Education secretary Nadhim Zahawi has said the Equality and Human Rights Commission (EHRC) is developing guidance for schools on how to deal with trans students.
Zahawi was asked what his department is doing about trans students in single-sex spaces by Tory MPs Miriam Cates and Caroline Johnson at the education select committee on Wednesday (20 April).
Addressing the committee, Cates claimed children “who don’t have a settled idea of gender or sexuality” are being told they could be trans or non-binary in schools. She went on to reference research that found one in five teachers wouldn’t tell a parent if their child came out as trans.
“That is a huge safeguarding fail, cutting parents out from a decision that’s really important about children’s life,” Cates said.
Responding to Cates, Zahawi said parents “have to be front and centre” when it comes to navigating trans issues in schools.
“That is my message to the front-line, to say you have to involve parents, you have a duty to safeguard those children, and parents are very much part of that,” Zahawi said.
“I think it’s incumbent on us as a department because I have the capacity, I have the people, I have the ability to bring in external advice.
“The Equalities and Human Rights Commission (EHRC) wrote to say, ‘Can we help you with this?’ and I’ve invited them in to help on this because I think it’s only right that we are able to be as clear, and publish guidance that is very clear, around these issues around gender and sex.”
Tory MP Caroline Johnson told Nadhim Zahawi that parents had contacted her expressing concern about cisgender girls sharing spaces with trans girls in boarding houses.
Johnson said a trans girl in question had been provided with en-suite accommodation “in recognition of [her] needs and privacy”, but that her fellow students were still “uncomfortable”.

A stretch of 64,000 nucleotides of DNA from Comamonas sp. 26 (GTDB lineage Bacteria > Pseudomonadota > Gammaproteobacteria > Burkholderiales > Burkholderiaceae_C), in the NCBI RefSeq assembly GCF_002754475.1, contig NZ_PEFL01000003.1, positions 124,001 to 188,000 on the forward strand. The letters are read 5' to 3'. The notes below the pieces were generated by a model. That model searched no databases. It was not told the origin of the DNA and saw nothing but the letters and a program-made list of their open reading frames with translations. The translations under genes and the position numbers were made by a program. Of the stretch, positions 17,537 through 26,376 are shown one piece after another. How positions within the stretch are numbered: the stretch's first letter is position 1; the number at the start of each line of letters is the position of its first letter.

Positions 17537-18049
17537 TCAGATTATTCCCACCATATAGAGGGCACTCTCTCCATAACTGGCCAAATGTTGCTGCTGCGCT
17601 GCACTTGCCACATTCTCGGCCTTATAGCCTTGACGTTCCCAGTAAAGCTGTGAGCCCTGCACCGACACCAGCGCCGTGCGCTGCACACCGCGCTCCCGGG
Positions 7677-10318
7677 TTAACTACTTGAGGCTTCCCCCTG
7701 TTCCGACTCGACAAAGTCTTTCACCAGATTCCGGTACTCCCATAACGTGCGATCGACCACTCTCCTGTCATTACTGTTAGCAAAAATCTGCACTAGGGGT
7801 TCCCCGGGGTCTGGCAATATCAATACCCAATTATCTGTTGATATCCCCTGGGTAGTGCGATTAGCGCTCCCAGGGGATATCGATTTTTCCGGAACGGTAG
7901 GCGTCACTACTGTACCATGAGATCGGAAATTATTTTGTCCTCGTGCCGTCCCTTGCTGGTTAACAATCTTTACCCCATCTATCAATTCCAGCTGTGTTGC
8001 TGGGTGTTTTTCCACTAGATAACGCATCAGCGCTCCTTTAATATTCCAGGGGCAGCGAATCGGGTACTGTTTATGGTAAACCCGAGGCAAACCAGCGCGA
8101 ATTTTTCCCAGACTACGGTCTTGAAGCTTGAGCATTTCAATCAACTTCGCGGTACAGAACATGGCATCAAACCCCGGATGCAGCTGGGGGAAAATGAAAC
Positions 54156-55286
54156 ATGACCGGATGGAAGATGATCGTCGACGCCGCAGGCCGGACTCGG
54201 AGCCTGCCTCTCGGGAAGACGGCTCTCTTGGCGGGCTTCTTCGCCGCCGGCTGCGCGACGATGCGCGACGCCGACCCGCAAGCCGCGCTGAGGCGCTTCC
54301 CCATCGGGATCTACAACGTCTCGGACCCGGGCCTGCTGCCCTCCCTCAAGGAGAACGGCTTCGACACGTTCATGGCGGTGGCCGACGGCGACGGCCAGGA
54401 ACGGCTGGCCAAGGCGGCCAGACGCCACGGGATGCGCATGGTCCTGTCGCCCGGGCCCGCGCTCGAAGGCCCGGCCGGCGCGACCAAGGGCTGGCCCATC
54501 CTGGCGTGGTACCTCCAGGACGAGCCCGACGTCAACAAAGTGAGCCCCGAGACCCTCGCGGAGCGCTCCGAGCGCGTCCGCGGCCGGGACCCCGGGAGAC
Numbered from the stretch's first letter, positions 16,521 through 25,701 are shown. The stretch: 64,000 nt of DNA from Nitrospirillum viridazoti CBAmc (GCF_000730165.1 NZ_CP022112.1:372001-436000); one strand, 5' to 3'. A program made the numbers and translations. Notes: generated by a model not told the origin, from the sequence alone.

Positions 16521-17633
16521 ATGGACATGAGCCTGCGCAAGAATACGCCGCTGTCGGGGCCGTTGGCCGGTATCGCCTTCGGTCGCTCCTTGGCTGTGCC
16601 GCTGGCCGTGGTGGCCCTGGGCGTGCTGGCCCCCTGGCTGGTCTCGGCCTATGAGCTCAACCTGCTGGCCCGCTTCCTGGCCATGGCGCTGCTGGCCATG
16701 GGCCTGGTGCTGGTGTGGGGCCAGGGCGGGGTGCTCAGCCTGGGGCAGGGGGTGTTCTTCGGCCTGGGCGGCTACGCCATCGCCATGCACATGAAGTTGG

Zahawi responded: “A trans student has to be protected, has to be dealt with in a way that is appropriate and delivers all the protections that are right.
“But I also think it’s equally important that the frontline feel supported and informed as to how to deal with these particular situations – whether it be the one you outlined, or in terms of changing rooms in school.”
PinkNews has contacted Nadhim Zahawi for comment.
UK’s so-called equalities watchdog has faced criticism over guidance on trans issues
The EHRC is Britain’s equalities watchdog, but it has come under increasing scrutiny from LGBT+ activists in recent months after it issued controversial guidance around conversion therapy and gender recognition reform.
There was uproar in February when an “unpublished guidance pack dated from the end of 2021”, allegedly produced by the EHRC, was leaked by Vice World News. That leaked guidance suggested that the EHRC was preparing to exclude trans people who don’t have a Gender Recognition Certificate (GRC) from single-sex spaces.
The EHRC said the report was “seriously inaccurate and does not match any document we are aware of”.
On 4 April, the EHRC published its long-promised guidance for separate and single-sex service providers. The watchdog urged providers to balance the “rights and needs of trans people” with the “different interests and needs of users”.
Controversially, the guidance also laid out ways in which trans people can be lawfully excluded from single sex spaces under the Equality Act.
Reports suggest that staff at the EHRC are increasingly unhappy with the approach the watchdog is taking to trans rights. Former employees told Vice World News in February that people were quitting en-masse due to “transphobia” behind the scenes.
One staffer described the EHRC as “the enemy of human rights”.